California offers four popular swap meet/bike show events, and they are Hanford, El Camino, Ventura, and the Pomona events. Every Spring the small town of Hanford in California's Central Valley hosts the Vintage Motorcycle Show and Swap Meet, one of the largest classic bike rallies in California. First organized by Frank Conley and the Classic and Antique Motorcycle Club thirty-five years ago, the rally has moved around between the Central Valley towns of Hanford, Visalia and Tulare, and has been produced by a series of promoters, the latest being Bator International, who took it over in 2001.

Bator International will also be producing the El Camino meet on September 28th. The meet takes place on top of a parking structure at El Camino College in Torrance, CA. People camp out and the swapping can start way before the sun comes up. There's a good bike show as well, but the focus is on treasure hunting. You never know what will show up at El Camino. Even Jay Leno. For more details about the Hanford and El Camino swaps log on to http://www.batorinternational.com/ (Bator also stages the awesome Del Mar Concours d'Elegance bike show.)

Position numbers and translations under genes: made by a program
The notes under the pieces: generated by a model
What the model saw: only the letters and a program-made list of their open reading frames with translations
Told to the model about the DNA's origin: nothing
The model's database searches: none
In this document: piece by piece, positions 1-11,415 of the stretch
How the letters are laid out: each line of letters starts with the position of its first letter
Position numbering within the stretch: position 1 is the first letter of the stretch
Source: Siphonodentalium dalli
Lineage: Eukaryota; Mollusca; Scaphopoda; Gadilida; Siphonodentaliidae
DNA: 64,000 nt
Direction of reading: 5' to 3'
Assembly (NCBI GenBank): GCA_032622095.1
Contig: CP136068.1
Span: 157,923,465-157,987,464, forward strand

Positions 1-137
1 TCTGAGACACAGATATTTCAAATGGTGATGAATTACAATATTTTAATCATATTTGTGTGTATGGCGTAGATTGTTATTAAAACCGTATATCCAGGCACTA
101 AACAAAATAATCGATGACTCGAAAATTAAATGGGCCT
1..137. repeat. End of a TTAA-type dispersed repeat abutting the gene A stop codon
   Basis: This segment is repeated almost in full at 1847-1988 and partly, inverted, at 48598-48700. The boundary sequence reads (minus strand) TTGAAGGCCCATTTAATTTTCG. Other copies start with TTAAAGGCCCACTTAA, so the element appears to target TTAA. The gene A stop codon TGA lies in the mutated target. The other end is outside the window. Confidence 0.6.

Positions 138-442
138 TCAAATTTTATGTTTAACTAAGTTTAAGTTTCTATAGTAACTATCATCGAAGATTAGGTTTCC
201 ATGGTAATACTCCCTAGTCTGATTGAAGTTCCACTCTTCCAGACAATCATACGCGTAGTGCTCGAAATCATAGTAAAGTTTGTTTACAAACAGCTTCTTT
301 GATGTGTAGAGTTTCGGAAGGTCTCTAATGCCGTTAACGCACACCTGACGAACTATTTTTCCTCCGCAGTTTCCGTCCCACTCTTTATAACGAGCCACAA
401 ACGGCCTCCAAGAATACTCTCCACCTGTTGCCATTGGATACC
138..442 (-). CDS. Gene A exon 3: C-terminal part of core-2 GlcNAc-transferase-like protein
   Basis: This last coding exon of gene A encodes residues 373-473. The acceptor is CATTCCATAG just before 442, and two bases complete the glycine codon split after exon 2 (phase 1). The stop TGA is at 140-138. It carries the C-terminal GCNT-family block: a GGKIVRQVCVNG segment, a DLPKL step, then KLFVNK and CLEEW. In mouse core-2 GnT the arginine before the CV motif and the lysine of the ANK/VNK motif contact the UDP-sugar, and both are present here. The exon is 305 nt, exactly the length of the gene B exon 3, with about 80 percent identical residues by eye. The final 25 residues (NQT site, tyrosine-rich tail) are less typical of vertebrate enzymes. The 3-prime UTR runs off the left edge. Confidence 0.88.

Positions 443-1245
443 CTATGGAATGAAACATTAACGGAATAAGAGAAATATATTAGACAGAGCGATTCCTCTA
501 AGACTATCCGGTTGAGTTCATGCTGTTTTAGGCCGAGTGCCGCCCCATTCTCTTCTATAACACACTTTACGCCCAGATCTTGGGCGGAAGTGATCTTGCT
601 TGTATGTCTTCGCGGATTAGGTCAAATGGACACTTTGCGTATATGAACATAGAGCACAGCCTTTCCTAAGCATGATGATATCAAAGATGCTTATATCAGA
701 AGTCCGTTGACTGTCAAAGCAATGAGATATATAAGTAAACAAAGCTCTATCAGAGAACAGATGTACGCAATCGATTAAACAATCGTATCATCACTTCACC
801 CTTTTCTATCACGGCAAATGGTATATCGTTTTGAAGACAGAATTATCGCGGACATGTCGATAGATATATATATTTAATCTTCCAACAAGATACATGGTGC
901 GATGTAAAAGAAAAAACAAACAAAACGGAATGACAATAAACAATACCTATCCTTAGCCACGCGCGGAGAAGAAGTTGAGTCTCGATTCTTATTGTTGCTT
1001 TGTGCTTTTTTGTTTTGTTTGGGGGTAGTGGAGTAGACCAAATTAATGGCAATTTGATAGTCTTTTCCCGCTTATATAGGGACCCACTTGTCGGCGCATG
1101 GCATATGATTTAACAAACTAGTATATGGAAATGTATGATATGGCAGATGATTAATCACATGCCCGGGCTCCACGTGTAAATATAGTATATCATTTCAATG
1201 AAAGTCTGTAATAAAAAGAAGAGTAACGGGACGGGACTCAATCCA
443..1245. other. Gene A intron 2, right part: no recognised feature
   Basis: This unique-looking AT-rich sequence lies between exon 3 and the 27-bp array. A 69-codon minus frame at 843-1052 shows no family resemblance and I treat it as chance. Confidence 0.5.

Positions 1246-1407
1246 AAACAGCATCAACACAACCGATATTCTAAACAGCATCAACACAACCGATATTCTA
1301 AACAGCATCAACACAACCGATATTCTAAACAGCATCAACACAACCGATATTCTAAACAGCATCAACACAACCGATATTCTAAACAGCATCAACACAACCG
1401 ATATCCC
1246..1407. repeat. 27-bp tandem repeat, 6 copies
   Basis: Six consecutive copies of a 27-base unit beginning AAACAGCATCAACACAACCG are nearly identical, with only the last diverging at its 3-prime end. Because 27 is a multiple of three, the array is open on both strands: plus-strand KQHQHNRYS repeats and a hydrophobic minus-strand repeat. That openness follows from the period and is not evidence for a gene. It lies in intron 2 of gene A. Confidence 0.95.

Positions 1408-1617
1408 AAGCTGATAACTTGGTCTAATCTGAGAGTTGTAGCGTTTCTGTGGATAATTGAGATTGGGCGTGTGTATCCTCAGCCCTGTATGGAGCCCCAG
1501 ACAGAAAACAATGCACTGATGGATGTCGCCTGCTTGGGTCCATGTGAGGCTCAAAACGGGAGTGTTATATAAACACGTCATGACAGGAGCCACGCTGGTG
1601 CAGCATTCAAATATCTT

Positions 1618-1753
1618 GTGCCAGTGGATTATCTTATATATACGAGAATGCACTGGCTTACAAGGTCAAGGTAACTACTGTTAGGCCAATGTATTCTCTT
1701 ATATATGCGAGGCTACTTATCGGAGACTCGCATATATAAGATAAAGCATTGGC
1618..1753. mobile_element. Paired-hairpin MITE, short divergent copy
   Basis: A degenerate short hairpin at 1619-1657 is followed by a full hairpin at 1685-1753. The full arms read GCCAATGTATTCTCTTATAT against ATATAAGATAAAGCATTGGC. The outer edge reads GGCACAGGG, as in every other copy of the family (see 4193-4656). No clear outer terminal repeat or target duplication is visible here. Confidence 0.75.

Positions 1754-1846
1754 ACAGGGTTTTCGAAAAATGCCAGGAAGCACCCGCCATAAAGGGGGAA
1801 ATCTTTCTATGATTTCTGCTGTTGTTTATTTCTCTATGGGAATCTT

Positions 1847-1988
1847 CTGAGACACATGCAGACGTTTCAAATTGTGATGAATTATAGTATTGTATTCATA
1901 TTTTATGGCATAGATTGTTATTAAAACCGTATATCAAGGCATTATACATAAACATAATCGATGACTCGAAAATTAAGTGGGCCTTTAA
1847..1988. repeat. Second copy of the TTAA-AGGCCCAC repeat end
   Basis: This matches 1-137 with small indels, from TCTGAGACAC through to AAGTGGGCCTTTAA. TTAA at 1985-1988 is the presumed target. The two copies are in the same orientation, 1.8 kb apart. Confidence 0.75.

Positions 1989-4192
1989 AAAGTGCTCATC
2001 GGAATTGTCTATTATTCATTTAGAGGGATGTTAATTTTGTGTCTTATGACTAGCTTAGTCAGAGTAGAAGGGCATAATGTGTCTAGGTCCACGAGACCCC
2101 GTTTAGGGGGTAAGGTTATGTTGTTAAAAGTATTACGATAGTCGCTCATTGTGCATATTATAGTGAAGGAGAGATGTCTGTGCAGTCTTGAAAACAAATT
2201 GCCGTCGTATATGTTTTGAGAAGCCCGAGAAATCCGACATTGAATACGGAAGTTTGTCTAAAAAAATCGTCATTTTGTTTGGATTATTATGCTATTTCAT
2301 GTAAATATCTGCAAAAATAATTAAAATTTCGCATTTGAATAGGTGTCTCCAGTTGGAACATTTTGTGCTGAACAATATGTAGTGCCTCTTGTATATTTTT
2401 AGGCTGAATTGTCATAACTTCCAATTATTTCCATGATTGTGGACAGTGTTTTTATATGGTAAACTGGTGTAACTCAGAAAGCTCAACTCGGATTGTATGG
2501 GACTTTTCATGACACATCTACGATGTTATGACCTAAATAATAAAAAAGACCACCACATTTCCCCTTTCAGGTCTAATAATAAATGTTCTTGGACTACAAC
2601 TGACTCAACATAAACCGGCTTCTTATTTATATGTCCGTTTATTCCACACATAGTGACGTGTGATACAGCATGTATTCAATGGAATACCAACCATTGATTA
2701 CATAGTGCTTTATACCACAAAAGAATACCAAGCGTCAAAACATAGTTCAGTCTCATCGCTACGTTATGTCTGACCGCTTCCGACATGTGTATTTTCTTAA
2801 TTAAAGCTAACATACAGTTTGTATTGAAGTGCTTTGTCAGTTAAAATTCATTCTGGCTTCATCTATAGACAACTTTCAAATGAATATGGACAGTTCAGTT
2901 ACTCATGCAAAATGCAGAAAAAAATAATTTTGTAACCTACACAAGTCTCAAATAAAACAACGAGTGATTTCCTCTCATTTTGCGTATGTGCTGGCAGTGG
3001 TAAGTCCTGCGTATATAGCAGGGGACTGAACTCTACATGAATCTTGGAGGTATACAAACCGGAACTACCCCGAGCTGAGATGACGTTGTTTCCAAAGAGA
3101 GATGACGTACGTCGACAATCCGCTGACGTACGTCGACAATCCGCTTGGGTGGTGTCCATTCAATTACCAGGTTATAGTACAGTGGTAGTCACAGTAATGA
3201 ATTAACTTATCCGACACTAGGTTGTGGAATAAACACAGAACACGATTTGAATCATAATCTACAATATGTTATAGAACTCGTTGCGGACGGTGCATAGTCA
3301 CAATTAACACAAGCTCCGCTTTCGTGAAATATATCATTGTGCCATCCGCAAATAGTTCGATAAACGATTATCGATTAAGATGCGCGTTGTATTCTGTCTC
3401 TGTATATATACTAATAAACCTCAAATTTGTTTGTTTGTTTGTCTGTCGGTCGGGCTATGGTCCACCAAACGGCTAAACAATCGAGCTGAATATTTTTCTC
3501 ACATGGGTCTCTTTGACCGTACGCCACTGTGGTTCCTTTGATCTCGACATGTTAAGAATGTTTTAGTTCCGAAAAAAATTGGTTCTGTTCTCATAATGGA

A forest of gleaming chromed exhausts appear ready to create a "pipe organ" sound track for the El Camino swap meet. Another popular California event takes place at the Ventura County Fairgrounds, sponsored by Dave "Huggy Bear" Hansen owner and operator of The Shop, a vintage bike haven that focuses on American iron. The Shop puts on three all-brand swap meets during the year...March, June and December. The last week in June event combines vintage racing, a bike show and a swap meet for a triple threat funfest. For more details call 805-656-6777 or log on to http://www.cycleshop.com/ If you want to swap shop and watch tank-shifter Harleys and Indians blast around the track, this is a must-see.

Wear comfortable shoes.